Church trends today are moving away from the traditional norms we’ve been accustomed to. Every generation experiences change. But sometimes you sense you are in the midst of truly radical change, the kind that only happens every few centuries. I think we are there now. Those of us who are over 30 were born into a culture that could conceivably still be called Christian. But Barna Research has shown that even here in America, people who are churchless will soon outnumber those having a church affiliation. And so I echo again the words of Paul, we must give ourselves to those things that really matter.
We cannot love our model more than our mission.
· We can’t give ourselves to holding on to the old at the expense of losing sight of our mission and reaching our potential.
It doesn’t matter if we sing out of a hymnal or off the screen. If we have one instrument or an orchestra. If the Pastor wears a tailored suit or preaches in blue jeans. What difference does any of that make?
I tell you what matters. It matters that we give ourselves to what really matters. It matters that you and I see the difference between what is important and what is not and that we choose what is.
It matters that if we are going to talk about how important marriage is and families are, then we must reflect it in what we do.
We must give ourselves to investing in marriages and rescuing families and building healthy homes. And we pour into our community. We give ourselves to changing our world because it’s not enough to complain about the world and its sinfulness. We’ve got to do our part. Because what matters most to us is fulfilling the mission the Lord has given to us.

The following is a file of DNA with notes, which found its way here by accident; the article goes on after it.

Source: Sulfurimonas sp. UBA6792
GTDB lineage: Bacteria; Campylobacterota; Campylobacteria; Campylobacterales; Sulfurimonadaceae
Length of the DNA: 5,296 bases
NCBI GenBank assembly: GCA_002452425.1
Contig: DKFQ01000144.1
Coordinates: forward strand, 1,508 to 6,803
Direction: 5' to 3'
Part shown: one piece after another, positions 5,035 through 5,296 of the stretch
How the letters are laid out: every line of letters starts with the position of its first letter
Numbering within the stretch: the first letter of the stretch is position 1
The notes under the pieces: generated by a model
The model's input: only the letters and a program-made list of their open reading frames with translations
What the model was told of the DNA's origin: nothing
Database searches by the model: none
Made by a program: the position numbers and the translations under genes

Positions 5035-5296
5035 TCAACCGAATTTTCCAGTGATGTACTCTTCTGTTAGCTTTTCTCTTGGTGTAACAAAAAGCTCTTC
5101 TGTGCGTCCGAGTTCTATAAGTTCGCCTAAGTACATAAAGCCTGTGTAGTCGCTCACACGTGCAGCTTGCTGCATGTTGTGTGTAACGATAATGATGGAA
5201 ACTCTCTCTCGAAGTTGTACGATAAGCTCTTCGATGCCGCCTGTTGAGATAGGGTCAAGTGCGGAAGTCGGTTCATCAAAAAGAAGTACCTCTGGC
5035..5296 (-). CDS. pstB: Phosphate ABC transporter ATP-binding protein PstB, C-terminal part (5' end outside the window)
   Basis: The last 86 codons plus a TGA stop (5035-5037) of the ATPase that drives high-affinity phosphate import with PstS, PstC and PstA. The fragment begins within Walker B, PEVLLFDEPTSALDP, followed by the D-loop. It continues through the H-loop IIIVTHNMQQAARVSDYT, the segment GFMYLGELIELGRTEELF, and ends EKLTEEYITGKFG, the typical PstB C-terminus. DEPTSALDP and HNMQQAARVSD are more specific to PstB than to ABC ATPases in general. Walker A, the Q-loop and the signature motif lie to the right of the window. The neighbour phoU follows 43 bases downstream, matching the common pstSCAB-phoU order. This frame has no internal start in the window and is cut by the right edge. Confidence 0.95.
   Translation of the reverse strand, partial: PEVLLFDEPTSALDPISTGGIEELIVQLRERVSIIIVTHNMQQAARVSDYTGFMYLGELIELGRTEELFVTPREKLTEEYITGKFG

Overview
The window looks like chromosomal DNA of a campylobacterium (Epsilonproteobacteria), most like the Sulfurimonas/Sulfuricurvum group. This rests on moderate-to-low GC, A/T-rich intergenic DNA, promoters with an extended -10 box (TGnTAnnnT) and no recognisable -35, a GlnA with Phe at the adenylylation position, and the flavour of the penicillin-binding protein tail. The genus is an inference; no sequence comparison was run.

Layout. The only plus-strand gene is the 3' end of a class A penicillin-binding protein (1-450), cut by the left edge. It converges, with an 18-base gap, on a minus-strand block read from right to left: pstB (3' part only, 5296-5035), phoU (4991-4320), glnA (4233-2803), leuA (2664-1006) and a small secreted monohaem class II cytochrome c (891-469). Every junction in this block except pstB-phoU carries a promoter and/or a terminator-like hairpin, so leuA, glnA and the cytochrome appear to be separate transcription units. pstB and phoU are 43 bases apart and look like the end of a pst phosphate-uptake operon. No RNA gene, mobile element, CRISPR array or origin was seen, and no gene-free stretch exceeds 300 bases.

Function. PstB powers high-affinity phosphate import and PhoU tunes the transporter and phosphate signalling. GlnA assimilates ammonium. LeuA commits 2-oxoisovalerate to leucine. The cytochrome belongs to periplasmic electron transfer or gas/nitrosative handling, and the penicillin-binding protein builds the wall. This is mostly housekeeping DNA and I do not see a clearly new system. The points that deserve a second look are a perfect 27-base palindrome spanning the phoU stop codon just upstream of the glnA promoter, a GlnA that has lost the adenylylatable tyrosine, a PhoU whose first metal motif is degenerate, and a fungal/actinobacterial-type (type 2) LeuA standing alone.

What matters most? What matters most to you?
My goal is to move us from feeling that being served is what matters most. My goal is to move us from thinking it’s all about us and let’s have more and better. We have outgrown our classrooms. We have outgrown our Youth Sanctuary and Children’s area. We have outgrown our offices and room to grow. What a great problem to have! And we will address it. And we will expand. And we will provide what is needed.
And you know why? Because we are passionate about doing what matters most.
Our kids have started back to school or will in the next few days. They are going to school because we want them to be educated and excel in our culture that is more and more competitive for good paying careers and jobs. So we trust them to the system by and large for 7 hours a day, 180 days out of the year. We are hoping they are learning to read, write, and do math. Hopefully, they are growing relationally and learning life skills along the way and acquiring critical thinking skills.
But how intentional are we in growing them spiritually? How committed are we to their spiritual growth and development? Should we not be more involved and more engaged and more interested in their spiritual development? If we do not commit to giving our kids roots in Biblical training and wings to soar in God’s plan for their lives, we will lose our children, a generation, and our mission.
Our kids need roots! Our kids need wings!
Posted on Sat, August 22, 2015
by Erika Catlett